Girl Scouting was once segregated
African-American Girl Scouts chat at a camp named after Josephine Holloway, who pioneered scouting for girls of color.
(Nashville Banner Archives/Nashville Public Library/Photo by Peter Barreras/Invision for Netflix, Girl Scouts of the USA/AP Images)
Girl Scouting was once segregated
March 09, 2017
Published: March 09, 2017
Assign to Google Classroom
Has a Girl Scout knocked on your door within the last few weeks? Cookie season is in full swing. So it's not unusual to see scouts on the move in neighborhoods and set up in front of supermarkets selling their delicious wares. But for one group of girls, cookie sales and badges weren't always a possibility.
Juliette "Daisy" Gordon Low founded the Girl Scouts. She was raised in Savannah, Georgia, and her father served in the Confederate Army. Irritated by her rigid Southern upbringing and the strict expectations of upper-class women in the United States, she started the Girl Scouts in 1912. She had learned about scouting from its British founder.
Like today's Girl Scouts, Low's initial organization declared itself a space for all girls. But the reality was different for girls of color.
"It is safe to say that in 1912, at a time of virulent racism, neither Daisy Low nor those who authorized the Constitution considered African-American girls to be part of the 'all,'" writes Stacy A. Cordery in her book. It is titled, "Juliette Gordon Low: The Remarkable Founder of the Girl Scouts." Low feared that an official position that included African-American girls as scouts would make Southern troops quit. She left the decision up to state and local councils.
According to the Girl Scouts' official blog, African-American girls were members of the third U.S. troop formed in New Bedford, Massachusetts. That was in 1913. The first all-African-American Girl Scout troops were established as early as 1917. However, the first African-American troop chartered south of the Mason-Dixon Line didn't occur until 1932. This is according to the National Park Service. That's when a bank president, newspaper editor named Maggie L. Walker, fought to form Girl Scout Bird Troop, Number 34.
Walker wasn't the only woman who fought for a space for African-American Girl Scouts in the South. A woman named Josephine Holloway led the effort to make Southern states include African-American scouts. She organized multiple troops without the organization's official approval. She also fought a long battle with the Girl Scouts to have them recognized. She fought for years. Finally, one of the region's first African-American Girl Scout troops was established in 1942. This is according to the Girl Scouts' official blog. Today, a camp bears her name. She also is recognized as a pioneer within the organization.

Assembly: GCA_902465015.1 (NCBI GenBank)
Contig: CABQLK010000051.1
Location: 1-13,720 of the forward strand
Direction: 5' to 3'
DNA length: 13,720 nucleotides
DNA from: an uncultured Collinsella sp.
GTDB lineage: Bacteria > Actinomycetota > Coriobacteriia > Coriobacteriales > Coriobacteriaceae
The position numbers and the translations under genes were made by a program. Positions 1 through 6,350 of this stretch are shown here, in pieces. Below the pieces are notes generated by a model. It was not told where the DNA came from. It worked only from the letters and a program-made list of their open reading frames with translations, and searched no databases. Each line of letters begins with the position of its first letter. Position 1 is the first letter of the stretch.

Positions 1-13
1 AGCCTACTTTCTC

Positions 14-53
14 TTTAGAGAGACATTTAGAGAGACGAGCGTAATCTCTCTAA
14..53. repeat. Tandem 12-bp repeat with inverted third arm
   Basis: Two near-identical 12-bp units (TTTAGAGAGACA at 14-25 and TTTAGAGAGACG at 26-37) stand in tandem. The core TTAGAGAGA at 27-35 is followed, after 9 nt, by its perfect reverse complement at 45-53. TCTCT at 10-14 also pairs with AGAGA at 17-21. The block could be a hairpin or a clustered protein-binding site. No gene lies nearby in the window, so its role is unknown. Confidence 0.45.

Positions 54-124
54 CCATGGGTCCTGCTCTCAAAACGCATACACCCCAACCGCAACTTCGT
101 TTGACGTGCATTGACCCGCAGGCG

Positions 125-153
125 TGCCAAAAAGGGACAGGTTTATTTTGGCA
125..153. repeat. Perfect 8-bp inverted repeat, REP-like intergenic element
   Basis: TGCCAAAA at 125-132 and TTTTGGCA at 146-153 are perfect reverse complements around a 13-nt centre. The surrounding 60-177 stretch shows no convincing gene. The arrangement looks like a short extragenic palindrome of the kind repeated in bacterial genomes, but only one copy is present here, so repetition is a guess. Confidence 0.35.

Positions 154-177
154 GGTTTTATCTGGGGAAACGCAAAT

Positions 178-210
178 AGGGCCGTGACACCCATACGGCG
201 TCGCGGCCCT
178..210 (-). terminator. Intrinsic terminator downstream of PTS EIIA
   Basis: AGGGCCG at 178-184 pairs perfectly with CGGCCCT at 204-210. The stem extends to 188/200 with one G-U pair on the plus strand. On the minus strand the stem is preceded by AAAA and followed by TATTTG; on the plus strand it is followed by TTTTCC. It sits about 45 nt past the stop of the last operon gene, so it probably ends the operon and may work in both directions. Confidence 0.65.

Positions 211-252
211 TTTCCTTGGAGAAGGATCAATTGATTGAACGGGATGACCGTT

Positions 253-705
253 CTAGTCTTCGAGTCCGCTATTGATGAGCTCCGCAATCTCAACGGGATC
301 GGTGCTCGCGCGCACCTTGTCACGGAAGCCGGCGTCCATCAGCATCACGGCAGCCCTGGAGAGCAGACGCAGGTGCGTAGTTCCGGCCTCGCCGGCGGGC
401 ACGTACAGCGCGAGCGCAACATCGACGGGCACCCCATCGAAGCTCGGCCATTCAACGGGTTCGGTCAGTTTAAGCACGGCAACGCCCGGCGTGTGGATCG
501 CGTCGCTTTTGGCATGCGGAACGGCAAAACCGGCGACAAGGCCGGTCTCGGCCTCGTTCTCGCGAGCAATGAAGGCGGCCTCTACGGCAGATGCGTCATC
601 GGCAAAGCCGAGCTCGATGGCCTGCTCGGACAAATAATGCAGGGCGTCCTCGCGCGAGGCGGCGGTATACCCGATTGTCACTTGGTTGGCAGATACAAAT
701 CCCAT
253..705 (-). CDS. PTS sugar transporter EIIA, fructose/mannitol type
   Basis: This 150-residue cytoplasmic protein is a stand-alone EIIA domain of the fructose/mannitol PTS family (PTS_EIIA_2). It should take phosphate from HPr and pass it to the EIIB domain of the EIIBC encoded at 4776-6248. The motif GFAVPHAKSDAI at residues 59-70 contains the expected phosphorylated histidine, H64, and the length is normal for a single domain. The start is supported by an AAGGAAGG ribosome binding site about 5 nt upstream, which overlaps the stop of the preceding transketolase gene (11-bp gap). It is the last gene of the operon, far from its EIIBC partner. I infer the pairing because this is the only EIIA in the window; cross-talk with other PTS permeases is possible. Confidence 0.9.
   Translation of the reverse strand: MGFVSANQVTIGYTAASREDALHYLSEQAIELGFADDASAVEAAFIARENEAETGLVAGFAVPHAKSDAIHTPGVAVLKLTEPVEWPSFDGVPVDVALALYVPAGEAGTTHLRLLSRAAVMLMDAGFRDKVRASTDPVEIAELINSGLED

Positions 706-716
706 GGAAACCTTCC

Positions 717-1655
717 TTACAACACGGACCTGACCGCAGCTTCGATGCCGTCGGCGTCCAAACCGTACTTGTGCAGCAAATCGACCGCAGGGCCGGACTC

As D.L. Chandler writes for BlackAmericaWeb, Sarah Randolph Bailey also played an important role in the desegregation of the Girl Scouts. Like Holloway, she created an alternative group. It was called the Girl Reserves. They eventually were admitted into the national organization. Bailey also founded the first day camp specifically for black Girl Scouts in 1945. She eventually won the organization's highest honor. It is the Thanks Badge.
By the 1950s, a national effort to desegregate all Girl Scout troops began. As the African American Registry reports, by 1956, Girl Scouts had become part of the early Civil Rights movement. Martin Luther King Jr. called the scouts "a force for desegregation."
Source URL: https://www.tweentribune.com/article/tween56/girl-scouting-was-once-segregated/
Assigned 340 times
CRITICAL THINKING QUESTION
Why did the Girl Scouts adopt cookie selling as a fundraiser?
Write your answers in the comments section below